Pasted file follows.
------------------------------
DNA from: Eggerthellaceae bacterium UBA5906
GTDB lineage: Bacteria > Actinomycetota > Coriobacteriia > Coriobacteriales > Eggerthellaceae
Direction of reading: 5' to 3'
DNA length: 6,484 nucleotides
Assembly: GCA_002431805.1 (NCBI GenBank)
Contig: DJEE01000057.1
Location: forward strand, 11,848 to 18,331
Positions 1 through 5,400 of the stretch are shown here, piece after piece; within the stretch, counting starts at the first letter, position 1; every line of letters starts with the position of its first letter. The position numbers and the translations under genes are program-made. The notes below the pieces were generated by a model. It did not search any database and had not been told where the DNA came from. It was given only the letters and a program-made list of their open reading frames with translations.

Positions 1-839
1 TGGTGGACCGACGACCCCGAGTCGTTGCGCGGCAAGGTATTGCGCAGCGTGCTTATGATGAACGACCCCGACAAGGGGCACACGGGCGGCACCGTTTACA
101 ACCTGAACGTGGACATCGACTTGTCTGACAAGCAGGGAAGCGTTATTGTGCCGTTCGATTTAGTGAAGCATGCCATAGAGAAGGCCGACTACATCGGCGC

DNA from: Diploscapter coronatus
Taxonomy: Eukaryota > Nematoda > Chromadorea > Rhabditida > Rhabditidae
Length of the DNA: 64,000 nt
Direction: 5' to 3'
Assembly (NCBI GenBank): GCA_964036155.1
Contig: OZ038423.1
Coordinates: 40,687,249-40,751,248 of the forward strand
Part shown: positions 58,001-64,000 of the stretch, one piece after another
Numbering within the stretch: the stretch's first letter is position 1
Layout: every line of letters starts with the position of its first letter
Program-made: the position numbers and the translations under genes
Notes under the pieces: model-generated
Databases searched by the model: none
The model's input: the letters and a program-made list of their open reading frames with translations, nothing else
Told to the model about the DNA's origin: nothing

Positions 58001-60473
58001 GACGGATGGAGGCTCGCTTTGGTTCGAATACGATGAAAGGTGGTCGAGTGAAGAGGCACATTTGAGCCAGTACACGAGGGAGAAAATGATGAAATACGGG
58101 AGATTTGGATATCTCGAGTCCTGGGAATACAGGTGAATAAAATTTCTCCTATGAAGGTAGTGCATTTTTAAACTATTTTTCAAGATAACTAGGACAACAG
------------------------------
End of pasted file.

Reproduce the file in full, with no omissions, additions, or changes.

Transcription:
DNA from: Eggerthellaceae bacterium UBA5906
GTDB lineage: Bacteria > Actinomycetota > Coriobacteriia > Coriobacteriales > Eggerthellaceae
Direction of reading: 5' to 3'
DNA length: 6,484 nucleotides
Assembly: GCA_002431805.1 (NCBI GenBank)
Contig: DJEE01000057.1
Location: forward strand, 11,848 to 18,331
Positions 1 through 5,400 of the stretch are shown here, piece after piece; within the stretch, counting starts at the first letter, position 1; every line of letters starts with the position of its first letter. The position numbers and the translations under genes are program-made. The notes below the pieces were generated by a model. It did not search any database and had not been told where the DNA came from. It was given only the letters and a program-made list of their open reading frames with translations.

Positions 1-839
1 TGGTGGACCGACGACCCCGAGTCGTTGCGCGGCAAGGTATTGCGCAGCGTGCTTATGATGAACGACCCCGACAAGGGGCACACGGGCGGCACCGTTTACA
101 ACCTGAACGTGGACATCGACTTGTCTGACAAGCAGGGAAGCGTTATTGTGCCGTTCGATTTAGTGAAGCATGCCATAGAGAAGGCCGACTACATCGGCGC

DNA from: Diploscapter coronatus
Taxonomy: Eukaryota > Nematoda > Chromadorea > Rhabditida > Rhabditidae
Length of the DNA: 64,000 nt
Direction: 5' to 3'
Assembly (NCBI GenBank): GCA_964036155.1
Contig: OZ038423.1
Coordinates: 40,687,249-40,751,248 of the forward strand
Part shown: positions 58,001-64,000 of the stretch, one piece after another
Numbering within the stretch: the stretch's first letter is position 1
Layout: every line of letters starts with the position of its first letter
Program-made: the position numbers and the translations under genes
Notes under the pieces: model-generated
Databases searched by the model: none
The model's input: the letters and a program-made list of their open reading frames with translations, nothing else
Told to the model about the DNA's origin: nothing

Positions 58001-60473
58001 GACGGATGGAGGCTCGCTTTGGTTCGAATACGATGAAAGGTGGTCGAGTGAAGAGGCACATTTGAGCCAGTACACGAGGGAGAAAATGATGAAATACGGG
58101 AGATTTGGATATCTCGAGTCCTGGGAATACAGGTGAATAAAATTTCTCCTATGAAGGTAGTGCATTTTTAAACTATTTTTCAAGATAACTAGGACAACAG